Implementing HACCP in the workplace requires an audit to start the process. Every potential hazard has to be detailed while taking a thorough look across all the moving parts of the specific supply chain. The idea is not only to look for potential hazards related to the final product. The safety of the workers involved in the supply chain is equally important to address. Break it down into the different chemical, biological or physical hazards facing both the customer and the workers involved, which will help to set the process in motion and give you enough facts to work with in order to take the next steps in the process.


Step 2: Introduce CCP’s

Critical control points should then be introduced into your HACCP strategy. These are essential to begin to control the potential occurrence of the risk that were detailed in step one. It might seem overwhelming at first, but some CCP’s will cover a group of different risks. Be meticulous about how these are set out, and ensure they are well documented in the case of a breach or future problem. Consider all the equipment you have, the layout, the ingredients required to get to the point of sale. In food services, this step allows you to consider and detail all potential allergens, for instance.


Step 3: Refine CCP’s with Critical Limits

The next step in the process involves setting critical limits on each of the CCP’s that have been set out. For specific CCP’s, there may need to be a maximum or minimum amount that can safely be applied in different circumstances. The main idea is to set parameters or boundaries of the different levels of potential hazards that might contaminate a product. This has to happen across all the stages of production, and should factor in different technologies available that might assist with keeping the levels of various hazard points within the right levels as per independent industry standards.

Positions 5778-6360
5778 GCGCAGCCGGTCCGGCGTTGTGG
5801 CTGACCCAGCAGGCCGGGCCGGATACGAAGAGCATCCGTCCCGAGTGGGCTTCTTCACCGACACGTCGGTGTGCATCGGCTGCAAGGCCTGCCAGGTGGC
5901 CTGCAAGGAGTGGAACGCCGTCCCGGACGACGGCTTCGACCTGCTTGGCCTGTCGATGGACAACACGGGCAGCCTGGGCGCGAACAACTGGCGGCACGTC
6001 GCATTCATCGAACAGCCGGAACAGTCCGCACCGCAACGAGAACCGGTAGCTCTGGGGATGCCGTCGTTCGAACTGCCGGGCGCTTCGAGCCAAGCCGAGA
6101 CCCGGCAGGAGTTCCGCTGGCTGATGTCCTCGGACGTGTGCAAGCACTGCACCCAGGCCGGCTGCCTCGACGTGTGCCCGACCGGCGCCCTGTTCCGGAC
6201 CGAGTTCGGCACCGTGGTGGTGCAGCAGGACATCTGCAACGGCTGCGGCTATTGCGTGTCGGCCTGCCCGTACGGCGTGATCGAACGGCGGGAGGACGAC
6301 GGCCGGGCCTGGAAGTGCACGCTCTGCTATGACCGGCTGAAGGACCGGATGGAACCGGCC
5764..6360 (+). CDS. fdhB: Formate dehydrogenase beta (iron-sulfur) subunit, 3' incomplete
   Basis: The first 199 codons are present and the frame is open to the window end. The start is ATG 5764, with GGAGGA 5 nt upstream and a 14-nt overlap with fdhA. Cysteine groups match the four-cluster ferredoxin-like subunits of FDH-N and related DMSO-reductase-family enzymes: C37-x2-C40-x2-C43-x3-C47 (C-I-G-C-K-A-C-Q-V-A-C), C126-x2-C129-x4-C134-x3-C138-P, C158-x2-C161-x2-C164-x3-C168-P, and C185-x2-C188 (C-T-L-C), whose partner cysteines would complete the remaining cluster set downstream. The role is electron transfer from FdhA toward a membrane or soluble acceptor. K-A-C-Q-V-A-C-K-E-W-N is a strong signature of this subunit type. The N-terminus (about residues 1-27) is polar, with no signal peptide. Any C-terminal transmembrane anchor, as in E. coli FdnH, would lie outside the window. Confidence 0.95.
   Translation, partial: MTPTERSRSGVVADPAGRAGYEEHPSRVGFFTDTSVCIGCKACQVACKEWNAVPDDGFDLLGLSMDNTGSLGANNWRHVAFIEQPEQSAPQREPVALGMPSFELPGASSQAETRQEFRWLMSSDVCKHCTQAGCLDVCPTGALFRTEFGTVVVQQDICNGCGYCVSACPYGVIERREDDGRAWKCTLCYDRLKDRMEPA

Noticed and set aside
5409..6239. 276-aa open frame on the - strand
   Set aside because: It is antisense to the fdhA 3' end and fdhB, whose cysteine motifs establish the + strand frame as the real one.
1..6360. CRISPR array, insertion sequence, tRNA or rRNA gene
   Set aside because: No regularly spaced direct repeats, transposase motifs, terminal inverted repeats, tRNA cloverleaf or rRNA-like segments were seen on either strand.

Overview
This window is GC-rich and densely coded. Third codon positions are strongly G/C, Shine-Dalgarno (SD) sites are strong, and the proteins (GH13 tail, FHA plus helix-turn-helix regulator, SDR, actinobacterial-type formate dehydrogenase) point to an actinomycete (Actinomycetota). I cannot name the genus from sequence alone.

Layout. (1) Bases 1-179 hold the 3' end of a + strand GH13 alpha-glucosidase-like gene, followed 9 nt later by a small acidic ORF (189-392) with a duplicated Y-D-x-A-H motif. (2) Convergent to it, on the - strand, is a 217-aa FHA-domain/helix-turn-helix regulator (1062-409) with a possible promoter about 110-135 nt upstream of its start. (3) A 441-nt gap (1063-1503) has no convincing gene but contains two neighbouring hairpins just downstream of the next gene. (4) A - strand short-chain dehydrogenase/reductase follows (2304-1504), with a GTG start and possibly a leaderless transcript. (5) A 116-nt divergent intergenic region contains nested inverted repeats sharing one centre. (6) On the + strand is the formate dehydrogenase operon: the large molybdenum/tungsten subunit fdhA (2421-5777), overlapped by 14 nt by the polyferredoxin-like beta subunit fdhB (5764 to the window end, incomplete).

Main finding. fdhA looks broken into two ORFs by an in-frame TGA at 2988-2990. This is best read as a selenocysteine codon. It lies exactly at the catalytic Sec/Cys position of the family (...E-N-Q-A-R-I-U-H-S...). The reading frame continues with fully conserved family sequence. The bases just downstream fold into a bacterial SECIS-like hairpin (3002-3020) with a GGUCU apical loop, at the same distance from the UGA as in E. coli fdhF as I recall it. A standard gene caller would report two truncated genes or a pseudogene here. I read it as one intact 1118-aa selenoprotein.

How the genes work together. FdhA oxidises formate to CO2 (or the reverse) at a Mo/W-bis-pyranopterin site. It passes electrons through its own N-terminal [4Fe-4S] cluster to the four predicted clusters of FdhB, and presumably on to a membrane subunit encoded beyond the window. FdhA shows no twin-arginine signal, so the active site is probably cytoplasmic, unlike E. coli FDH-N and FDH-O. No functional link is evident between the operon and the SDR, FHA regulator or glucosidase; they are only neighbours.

Raw meet that may be contaminated without an HACCP process during the production stage


Step 4: Outline Monitoring Expectations 

Once all CCP’s and limits have been worked into the broader HACCP strategy for the company, monitoring is the next important part of the process. Ensuring that hazards are contained at all times involves regular check-ins and monitoring, in order to spot potential flaws in the system which can prevent greater loss or contamination. Each CCP will not be monitored in the same way, as some might require different levels of training and certification in order to do so properly. The common thread with monitoring is that it should always be data driven, with real time updates so the team isn’t working with outdated information.